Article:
Guest Post by Lily Harris – Freelance Writer
It’s no secret that most of us could do better when it comes to making green choices, but it can be difficult to know where to start. We’re looking at 6 practical ways that you can run your home so that it’s not only more environmentally conscious, but more economical, too.
Switch to green energy
There’s no doubt that energy use is the biggest contributor to a home’s carbon footprint. With winter now well underway, it’s worth asking if you can choose a greener option when it comes to your energy provider. Fortunately, this is easier to do than ever before, and UK consumers now have plenty of affordable options.
Alternatively, you could make the investment to install solar panels. Though the initial outlay is significant, your panels will soon pay for themselves and leave you making enormous savings in years to come. If switching energy providers or doing massive upgrades to your home is not a viable option, you can go a long way by simply replacing inefficient lightbulbs or energy-hungry appliances with more efficient ones.
Go for an eco-friendly shed or garden office
Building a spare room, storage shed, or garden office in your backyard is an excellent way to use space and increase the resale value of your home. But such extensions can not only cost a fortune, they’re also very hard on the environment. If you’re considering this kind of upgrade, why not do your bank balance and the environment a favour and opt for an upcycled and repurposed shipping container?
These days, there are so many exciting options for modular buildings that are both cost-effective and kind to the environment. Because they’re customizable, you decide how much you’d like to invest.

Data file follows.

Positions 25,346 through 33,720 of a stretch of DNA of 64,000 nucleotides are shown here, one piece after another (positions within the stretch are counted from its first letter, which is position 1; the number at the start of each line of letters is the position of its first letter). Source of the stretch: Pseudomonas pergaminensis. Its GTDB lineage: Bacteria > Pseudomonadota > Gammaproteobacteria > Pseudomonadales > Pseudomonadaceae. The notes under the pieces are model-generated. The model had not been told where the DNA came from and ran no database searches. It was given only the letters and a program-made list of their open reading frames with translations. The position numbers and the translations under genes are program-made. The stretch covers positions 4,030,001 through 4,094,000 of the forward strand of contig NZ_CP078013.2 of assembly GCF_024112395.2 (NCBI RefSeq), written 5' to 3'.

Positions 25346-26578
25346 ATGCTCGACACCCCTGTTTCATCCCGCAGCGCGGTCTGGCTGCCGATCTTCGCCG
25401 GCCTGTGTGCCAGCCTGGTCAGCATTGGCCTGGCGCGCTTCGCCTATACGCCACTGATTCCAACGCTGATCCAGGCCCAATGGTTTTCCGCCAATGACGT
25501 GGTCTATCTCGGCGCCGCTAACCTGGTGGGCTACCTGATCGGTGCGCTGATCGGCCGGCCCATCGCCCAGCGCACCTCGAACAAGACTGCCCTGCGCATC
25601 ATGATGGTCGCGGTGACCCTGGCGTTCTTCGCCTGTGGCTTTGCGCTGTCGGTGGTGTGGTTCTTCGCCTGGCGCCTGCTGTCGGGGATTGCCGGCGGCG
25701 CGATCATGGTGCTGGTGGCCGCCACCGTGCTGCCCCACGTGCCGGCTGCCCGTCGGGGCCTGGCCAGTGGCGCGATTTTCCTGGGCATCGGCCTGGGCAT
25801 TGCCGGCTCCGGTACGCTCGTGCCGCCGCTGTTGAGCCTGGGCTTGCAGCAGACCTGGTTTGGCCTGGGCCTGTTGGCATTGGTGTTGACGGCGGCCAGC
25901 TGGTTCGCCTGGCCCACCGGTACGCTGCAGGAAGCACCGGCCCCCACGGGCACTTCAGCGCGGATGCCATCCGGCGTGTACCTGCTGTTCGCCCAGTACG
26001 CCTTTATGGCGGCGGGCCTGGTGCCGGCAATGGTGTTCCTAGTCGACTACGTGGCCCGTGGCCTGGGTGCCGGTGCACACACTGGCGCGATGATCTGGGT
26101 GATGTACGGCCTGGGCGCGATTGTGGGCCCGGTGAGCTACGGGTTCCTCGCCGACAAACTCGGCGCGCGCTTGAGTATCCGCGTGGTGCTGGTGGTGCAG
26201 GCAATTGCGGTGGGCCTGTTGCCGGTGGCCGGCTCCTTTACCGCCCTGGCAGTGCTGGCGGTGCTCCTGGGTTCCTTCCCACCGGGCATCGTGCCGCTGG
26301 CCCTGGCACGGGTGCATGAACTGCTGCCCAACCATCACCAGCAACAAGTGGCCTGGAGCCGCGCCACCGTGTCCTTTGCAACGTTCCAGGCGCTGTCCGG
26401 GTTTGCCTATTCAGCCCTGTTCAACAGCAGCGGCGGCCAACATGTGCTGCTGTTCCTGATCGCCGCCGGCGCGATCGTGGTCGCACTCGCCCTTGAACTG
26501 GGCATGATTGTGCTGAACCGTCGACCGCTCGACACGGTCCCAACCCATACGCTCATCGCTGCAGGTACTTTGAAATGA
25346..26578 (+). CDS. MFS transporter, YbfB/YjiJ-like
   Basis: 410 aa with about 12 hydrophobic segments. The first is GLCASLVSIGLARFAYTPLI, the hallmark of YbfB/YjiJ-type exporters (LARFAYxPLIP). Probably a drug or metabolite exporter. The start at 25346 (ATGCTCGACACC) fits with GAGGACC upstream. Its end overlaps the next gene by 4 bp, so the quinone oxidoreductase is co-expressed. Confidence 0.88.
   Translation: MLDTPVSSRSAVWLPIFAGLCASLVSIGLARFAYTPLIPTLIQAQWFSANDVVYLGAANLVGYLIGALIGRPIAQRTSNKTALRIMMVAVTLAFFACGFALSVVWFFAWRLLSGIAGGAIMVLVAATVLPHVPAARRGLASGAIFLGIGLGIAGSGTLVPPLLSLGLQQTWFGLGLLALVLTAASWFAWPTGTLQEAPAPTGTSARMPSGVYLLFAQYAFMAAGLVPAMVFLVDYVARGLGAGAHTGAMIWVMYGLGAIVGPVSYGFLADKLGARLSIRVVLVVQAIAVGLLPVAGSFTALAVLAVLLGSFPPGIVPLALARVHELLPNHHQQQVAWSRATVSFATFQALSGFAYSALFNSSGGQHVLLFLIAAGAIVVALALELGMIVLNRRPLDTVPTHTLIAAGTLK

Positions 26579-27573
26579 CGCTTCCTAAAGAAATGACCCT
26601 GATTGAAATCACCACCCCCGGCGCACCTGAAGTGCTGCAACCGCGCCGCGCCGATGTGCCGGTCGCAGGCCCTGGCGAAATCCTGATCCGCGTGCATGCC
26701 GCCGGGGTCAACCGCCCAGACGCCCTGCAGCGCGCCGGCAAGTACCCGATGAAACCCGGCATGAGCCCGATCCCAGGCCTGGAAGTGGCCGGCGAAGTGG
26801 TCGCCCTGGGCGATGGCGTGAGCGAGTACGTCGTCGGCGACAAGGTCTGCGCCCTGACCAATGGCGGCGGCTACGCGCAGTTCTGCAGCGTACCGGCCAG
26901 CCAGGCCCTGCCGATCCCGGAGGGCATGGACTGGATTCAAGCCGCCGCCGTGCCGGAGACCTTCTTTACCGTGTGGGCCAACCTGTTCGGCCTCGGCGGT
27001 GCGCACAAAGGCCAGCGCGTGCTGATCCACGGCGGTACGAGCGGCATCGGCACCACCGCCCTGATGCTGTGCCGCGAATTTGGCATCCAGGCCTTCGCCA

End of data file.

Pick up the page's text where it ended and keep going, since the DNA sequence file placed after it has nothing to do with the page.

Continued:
Use eco-friendly cleaning products
The little things count, too. Many of us don’t spare a thought for the cleaning products we use everyday at home, but they can be extremely hazardous to the environment. Laundry softeners, micro-beads, room deodorizers and strong cleaning solutions can be incredibly destructive once they find their way into the water table.
Luckily, it’s easy to get a great clean without them – by using non-bio laundry detergent, biodegradable soaps, and natural cleaners like white vinegar, baking soda and essential oils, you can keep your home and your conscience clean.
Set up a comprehensive recycling plan
So many recyclable items sadly never find their way back into the system to be reused. Though it can be time consuming, commit to properly sorting your recycling at home and making sure that you’re purchasing plastic-free or recyclable packaging at the supermarket where possible. Compact cardboard boxes and rinse out cans and bottles – or better yet, find a way to reuse these items around the home. Take the time to find out how to properly dispose of bigger items like furniture, mattresses, computer hardware, batteries, bulky garden waste, cooking oil or old appliances.
On the other side of things, you can save money and make better use of available resources by buying second hand, learning to repair broken items, or reusing things to expand their lifespan. Charity/vintage shops and hand-me-downs mean you curb your consumption and keep one more item out of the country’s already overloaded landfill.
Though it’s not for everyone, a compost heap is a wonderful, hands-on way to run a more eco-friendly household. Food waste can be easily recycled into nutrient-dense compost for your garden – and it would be extremely satisfying to then grow more fruits and veggies in that very soil.
If you’re adventurous, a vermiculture (worm composting) bin is also an interesting way to make use of kitchen scraps and food waste. It’s also an excellent tool to teach young children about the cycle of life.
Be more minimalist in the kitchen
Being savvier with your diet is something that’s excellent for your health, for your budget, and definitely for the environment. Take a look at your daily habits and see what can be improved – for example, disposable aluminum coffee pods wreak havoc on the environment, and can easily be replaced by another coffee-making method.
You could save considerable energy by batch cooking and freezing portions for later meals. Buy local, in-season produce and opt for “wonky veg” when you can, or consider going vegetarian, vegan or simply doing more plant-based days in the week to cut your carbon emissions. Finally, boil only the amount of water you need at a time in your kettle. Granted, it’s a small thing, but if you drink tea multiple times a day, those energy savings quickly add up.
energysavingsecrets.co.uk, Is it more energy efficient to be vegetarian?
Rrg.uk, Worm composting
Countryliving.com, 7 common household products that are terrible for the environment